Australian Chef Christine Manfield Cooking at Jaan Bai, Battambang
Australian chef Christine Manfield is cooking at Jaan Bai, Battambang, Cambodia, for a special dinner on 11 October. Established by Cambodian Children’s Trust, the stylish social enterprise restaurant was launched in 2013 with the support of Australian restaurateur John Fink and chef David Thompson.
Australian chef Christine Manfield is cooking at Jaan Bai, Battambang, Cambodia, for a special charity dinner on 11 October 2017 to raise funds for the social enterprise restaurant’s Youth Empowerment Scholarship Fund. The initiative is aimed at providing professional development for the restaurant’s young local staff to pursue hospitality careers.
One of Australia’s most celebrated chefs, Christine Manfield will be cooking a five-course Asian tasting menu in her signature style, and in the days leading up to the event will train and mentor the young cooks in the kitchen at Battambang’s Jaan Bai restaurant. We couldn’t be more excited for the kids. We’ll be there. Are you going to join us?
Australian Chef Christine Manfield Is Cooking At Jaan Bai, Battambang, Cambodia
Our regular readers may recall we went behind the scenes and into the kitchen of Jaan Bai just before its launch by Cambodian Children’s Trust (CCT) in October 2013, spending time with chef David Thompson of Nahm restaurant Bangkok, and restaurateur John Fink (Quay, Bennelong, Otto, The Bridge Room, Firedoor) as they guided the development of the concept, design and menu.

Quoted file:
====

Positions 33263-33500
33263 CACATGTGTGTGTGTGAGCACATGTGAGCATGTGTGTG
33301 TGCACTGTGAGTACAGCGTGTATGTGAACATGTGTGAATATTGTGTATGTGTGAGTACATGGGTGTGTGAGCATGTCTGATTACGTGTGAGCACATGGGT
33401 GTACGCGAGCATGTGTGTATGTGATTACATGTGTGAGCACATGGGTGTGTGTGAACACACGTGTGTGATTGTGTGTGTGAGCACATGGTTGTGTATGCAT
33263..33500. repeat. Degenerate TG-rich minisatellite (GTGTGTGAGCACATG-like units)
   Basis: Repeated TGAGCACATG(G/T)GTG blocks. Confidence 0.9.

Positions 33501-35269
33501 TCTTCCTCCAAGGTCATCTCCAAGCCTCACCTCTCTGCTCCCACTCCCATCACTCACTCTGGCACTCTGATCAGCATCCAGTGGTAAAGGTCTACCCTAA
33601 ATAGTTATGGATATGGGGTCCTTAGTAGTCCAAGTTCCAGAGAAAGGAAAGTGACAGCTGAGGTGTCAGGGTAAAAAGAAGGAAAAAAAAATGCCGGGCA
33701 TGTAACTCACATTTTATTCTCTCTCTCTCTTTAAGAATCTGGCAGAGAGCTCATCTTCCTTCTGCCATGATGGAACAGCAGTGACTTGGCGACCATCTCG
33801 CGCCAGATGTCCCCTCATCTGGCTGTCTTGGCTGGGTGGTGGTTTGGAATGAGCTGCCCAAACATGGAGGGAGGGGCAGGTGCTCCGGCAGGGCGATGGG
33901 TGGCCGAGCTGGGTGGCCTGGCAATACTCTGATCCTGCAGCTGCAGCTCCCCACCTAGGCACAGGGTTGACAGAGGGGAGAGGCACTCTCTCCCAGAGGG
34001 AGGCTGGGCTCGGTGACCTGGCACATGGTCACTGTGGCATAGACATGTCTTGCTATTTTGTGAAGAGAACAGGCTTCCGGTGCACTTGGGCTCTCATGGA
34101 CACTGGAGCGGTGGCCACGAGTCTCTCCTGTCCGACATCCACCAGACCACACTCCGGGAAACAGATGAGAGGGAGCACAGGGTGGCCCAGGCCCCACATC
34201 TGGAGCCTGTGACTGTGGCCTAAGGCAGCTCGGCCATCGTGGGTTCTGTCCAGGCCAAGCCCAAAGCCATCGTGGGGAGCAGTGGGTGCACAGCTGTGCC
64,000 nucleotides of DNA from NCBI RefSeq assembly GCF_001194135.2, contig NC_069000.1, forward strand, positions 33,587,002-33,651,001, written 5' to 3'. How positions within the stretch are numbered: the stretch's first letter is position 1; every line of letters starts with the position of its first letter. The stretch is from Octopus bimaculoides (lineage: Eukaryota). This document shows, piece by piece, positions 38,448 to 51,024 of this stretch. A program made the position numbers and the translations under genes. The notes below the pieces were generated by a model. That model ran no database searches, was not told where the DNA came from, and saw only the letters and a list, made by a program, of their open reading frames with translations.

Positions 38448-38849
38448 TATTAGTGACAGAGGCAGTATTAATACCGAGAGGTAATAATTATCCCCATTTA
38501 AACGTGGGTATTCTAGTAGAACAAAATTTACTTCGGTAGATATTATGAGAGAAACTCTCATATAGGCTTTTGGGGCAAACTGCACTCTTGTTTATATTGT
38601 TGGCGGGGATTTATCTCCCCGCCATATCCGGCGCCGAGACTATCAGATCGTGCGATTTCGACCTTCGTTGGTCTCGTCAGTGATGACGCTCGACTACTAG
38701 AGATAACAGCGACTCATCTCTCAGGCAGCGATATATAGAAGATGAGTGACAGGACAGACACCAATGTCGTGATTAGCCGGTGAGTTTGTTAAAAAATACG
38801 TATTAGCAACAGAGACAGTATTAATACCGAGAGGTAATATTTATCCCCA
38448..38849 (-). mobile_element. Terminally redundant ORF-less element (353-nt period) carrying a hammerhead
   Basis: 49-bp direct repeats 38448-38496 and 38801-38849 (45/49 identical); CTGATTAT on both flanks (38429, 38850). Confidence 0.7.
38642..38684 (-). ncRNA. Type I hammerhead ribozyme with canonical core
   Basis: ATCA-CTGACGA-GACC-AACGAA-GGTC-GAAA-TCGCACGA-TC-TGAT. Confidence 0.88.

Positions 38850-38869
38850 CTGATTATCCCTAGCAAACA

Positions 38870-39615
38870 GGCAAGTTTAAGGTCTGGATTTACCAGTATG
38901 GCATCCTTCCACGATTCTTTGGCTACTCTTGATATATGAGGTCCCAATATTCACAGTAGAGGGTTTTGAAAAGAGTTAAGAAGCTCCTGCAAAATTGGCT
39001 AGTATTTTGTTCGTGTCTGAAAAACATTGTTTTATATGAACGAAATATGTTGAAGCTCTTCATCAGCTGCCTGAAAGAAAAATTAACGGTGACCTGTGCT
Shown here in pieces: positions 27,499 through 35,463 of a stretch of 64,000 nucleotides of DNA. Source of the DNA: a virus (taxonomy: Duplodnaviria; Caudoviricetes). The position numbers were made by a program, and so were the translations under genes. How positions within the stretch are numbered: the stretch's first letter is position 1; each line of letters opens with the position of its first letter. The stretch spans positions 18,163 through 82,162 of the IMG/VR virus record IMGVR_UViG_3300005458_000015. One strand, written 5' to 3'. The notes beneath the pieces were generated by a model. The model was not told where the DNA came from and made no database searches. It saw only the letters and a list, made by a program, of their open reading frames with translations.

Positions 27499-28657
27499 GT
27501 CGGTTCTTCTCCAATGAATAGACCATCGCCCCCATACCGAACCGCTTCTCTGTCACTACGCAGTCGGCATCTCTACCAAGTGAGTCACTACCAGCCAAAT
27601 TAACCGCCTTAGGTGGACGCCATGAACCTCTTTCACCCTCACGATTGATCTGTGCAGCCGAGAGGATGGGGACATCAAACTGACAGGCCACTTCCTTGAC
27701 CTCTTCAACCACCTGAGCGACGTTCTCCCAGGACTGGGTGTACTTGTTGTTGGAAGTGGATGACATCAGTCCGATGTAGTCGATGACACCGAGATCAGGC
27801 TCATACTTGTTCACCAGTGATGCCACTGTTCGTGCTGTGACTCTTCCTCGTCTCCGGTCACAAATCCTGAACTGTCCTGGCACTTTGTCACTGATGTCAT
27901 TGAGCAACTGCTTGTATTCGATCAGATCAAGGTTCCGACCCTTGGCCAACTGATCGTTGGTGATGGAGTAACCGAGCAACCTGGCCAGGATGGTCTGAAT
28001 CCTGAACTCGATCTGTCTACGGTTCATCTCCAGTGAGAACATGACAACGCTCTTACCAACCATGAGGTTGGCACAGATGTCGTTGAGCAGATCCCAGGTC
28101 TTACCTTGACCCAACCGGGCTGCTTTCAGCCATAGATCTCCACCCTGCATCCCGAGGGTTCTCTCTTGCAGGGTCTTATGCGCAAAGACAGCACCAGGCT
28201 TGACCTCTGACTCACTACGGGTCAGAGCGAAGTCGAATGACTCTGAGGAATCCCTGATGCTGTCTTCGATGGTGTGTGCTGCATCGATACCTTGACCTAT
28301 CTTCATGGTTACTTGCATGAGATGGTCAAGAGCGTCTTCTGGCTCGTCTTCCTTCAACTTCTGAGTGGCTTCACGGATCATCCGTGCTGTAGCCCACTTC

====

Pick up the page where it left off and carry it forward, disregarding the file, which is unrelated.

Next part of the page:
CCT has since partnered with social enterprise, The Feel Good Coffee Company, which also operates the wonderful Kinyei cafe in Battambang, to operate Jaan Bai. We had coffee at Kinyei yesterday and ate lunch at Jaan Bai and they’re still highlights for eating and drinking enthusiasts visiting Battambang.
You can learn more about the work of CCT in this interview with the NGO’s co-founder Tara Winkler about orphanage tourism in Cambodia.
We used to eat at David Thompson’s Darley Street Thai and Christine Manfield’s Paramount and Paragon restaurants way back in the 1990s when we lived in Potts Point, Sydney. Terence cooked Christine’s ‘eggplant sandwich’, which featured on our dinner party menus, for many years.
I interviewed Christine by email last week about Cambodia, food and travel.
Australian chef Christine Manfield cooking at Jaan Bai, Battambang, Cambodia – We Chat to Christine about Cambodia, Food and Travel
Q. We were first ate your food at your restaurants in the Nineties. They were exciting times for Australian cuisine.
A. Those years formed the foundation for how our food culture and restaurant scene has developed and progressed. It was wonderful to be part of those times and be swept along with the energy and freestyle thinking of the times, creating new boundaries – very special.
Q. How would you describe Australian cuisine and the food scene right now?
A. It’s vibrant, inventive and expansive.
Q. How did the Cambodian Children’s Trust charity dinner at Jaan Bai restaurant in Battambang come about?